While Siena’s cathedral and campanile were taking form, a miracle reported from the village of Bolsena had architectural results. A priest who had doubted the doctrine of transubstantiation was convinced by seeing blood on the consecrated Host. In commemoration of this marvel, Pope Urban IV not only instituted the Feast of Corpus Christi (1264), but ordered the erection of a cathedral at neighboring Orvieto. Arnolfo di Cambio and Lorenzo Maetani designed it, engaged forty architects, sculptors, and painters from Siena and Florence, and worked on it from 1290 to its completion in 1330. The façade followed the style of Siena’s, but with finer finish of execution and better proportion and symmetry; it is a vast painting in marble, whose every element is itself a painstaking masterpiece. Incredibly detailed and yet precise reliefs on the broad pilasters between the portals tell again the story of creation, the life of Christ, the Redemption, and the Last Judgment; one of these reliefs, the Visitation, has already the perfection of Renaissance sculpture. Delicately carved colonnades divide the three stages of the lofty façade, and shelter a population of prophets, apostles, Fathers, and saints; a rose window dubiously ascribed to Orcagna (1359) centers the whole complex composition; and above it a dazzling mosaic (now removed) portrayed the Coronation of the Virgin. The strangely striated interior is a simple basilican arcade under a low wooden ceiling; the light is poor, and one can hardly do justice to the frescoes by Fra Angelico, Benozzo Gozzoli, and Luca Signorelli.

But it was in opulent Florence that the fury of building which swept through Italy in the thirteenth century worked its greatest marvels. In 1294 Arnolfo di Cambio began the church of Santa Croce; he retained the traditional basilican plan without transepts and with flat wooden ceiling, but he adopted the pointed arch for the windows, the nave arcade, and the marble façade. The beauty of the church consisted less in its architecture than in the wealth of sculptures and frescoes within, showing all the skill of a maturing Italian art. In 1298 Arnolfo refaced the baptistery with that tasteless alternation of black and white marble layers which disfigures so many works of the Tuscan style by crushing the vertical elevation under a plethora of horizontal lines. But the proud spirit of the age—another cockcrow of the Renaissance—can be heard in the edict (1294) by which the Signoria commissioned Arnolfo to build the great cathedral:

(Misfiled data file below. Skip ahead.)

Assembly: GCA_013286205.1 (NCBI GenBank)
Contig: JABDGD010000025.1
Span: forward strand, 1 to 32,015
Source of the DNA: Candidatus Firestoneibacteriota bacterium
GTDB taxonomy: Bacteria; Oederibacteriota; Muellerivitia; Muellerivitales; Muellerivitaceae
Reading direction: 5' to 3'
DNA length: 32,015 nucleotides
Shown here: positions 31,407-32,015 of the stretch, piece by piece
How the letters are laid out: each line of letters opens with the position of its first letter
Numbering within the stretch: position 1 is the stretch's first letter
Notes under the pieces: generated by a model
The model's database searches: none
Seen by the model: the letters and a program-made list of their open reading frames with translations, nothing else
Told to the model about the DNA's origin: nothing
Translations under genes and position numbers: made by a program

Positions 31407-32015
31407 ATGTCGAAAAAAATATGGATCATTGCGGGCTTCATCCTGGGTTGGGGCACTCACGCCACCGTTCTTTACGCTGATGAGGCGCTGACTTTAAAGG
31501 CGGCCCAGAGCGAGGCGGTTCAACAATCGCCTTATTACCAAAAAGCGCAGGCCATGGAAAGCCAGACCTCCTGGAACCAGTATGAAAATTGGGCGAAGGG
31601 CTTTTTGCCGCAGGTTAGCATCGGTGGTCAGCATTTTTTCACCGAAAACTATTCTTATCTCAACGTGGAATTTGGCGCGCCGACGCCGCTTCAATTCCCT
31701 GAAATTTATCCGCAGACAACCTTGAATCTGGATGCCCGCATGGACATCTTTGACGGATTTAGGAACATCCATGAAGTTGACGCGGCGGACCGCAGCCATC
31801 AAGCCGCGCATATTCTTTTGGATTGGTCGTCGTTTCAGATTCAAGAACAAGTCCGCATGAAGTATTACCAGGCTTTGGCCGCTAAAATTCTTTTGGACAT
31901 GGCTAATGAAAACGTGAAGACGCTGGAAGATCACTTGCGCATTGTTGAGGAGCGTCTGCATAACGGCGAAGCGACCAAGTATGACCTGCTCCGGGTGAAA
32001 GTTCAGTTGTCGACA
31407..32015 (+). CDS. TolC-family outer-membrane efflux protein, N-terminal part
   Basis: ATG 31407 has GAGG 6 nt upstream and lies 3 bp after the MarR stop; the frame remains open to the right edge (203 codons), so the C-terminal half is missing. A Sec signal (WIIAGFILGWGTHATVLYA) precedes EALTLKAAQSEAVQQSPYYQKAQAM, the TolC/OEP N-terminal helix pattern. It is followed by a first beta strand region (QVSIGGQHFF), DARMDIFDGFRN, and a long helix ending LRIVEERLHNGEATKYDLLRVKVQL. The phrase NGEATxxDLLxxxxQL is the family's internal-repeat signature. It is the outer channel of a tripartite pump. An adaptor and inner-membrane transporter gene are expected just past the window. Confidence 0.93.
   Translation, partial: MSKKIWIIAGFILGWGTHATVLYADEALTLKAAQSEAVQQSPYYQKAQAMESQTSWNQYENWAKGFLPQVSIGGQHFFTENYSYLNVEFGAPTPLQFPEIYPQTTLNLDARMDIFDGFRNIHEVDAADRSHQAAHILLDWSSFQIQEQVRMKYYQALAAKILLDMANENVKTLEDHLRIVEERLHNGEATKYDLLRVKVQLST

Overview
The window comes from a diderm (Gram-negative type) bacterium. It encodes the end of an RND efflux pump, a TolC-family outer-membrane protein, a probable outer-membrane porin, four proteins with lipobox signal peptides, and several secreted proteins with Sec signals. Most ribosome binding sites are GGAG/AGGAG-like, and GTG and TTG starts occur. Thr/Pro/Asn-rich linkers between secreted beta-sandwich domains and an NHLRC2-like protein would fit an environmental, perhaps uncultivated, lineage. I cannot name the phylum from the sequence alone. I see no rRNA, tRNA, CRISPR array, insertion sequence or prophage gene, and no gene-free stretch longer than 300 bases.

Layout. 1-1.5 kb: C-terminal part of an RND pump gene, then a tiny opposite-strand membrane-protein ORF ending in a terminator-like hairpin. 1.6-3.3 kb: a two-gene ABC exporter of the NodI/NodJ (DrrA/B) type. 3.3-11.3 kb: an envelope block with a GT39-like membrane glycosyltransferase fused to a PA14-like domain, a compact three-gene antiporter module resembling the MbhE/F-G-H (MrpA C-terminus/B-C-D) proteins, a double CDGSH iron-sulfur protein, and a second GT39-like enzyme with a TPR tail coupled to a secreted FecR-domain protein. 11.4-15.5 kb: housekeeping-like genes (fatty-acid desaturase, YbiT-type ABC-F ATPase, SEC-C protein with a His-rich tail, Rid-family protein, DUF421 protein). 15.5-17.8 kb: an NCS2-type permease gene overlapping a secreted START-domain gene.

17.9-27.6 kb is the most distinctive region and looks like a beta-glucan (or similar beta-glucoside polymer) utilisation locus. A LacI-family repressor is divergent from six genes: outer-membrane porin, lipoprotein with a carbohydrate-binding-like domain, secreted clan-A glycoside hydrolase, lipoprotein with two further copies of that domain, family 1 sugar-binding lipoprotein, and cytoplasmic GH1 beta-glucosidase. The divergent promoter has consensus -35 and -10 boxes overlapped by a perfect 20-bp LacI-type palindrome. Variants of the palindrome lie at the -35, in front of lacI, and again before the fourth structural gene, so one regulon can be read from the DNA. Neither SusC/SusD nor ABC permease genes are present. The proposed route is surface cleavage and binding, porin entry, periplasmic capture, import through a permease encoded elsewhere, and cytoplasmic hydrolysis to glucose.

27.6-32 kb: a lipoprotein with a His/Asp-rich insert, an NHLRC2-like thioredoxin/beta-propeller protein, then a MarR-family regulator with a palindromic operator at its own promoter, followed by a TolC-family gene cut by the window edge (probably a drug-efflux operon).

Whereas it is sovereign prudence on the part of a people of high origin to proceed in its affairs in such wise that the wisdom and magnanimity of its proceedings may shine forth in its visible works, it is ordered that Arnolfo, master architect of our commune, shall prepare models or designs for the restoration of [the cathedral of] Santa Maria Reparata, with the most exalted and the most prodigal magnificence, in order that the industry and power of men may never create or undertake anything whatsoever more vast and more beautiful; in accordance with that which our wisest citizens have declared and counseled in public session and in secret conclave—that no hand be laid upon the works of the commune without the intention of making them correspond to the noble soul which is composed of the souls of all its citizens united in one will.32

As doubtless this expansive proclamation was intended to do, it stimulated public giving. The guilds of the city joined in financing the enterprise; and when, later on, other guilds proved slack, the wool guild took over the entire cost, contributing as high as 51,500 gold lire ($9,270,000) a year.33 Accordingly, Arnolfo laid out dimensions on a grandiose scale. The stone vault was to be 150 feet high, equal to Beauvais’; the nave 260 by 55; and the weight was to be borne by thick walls, iron braces, and pointed nave arches remarkable for their small number—four—and their enormous sixty-five-foot span and ninety-foot height. Arnolfo died in 1301; the work went on, with considerable alteration of plans, under Giotto, Andrea Pisano, Brunelleschi, and others; and the ugly pile, renamed Santa Maria de Fiore, was not consecrated till 1436. It is a structure immense and bizarre, which spanned six centuries in building, covered 84,000 square feet, and proved inadequate for Savonarola’s audience.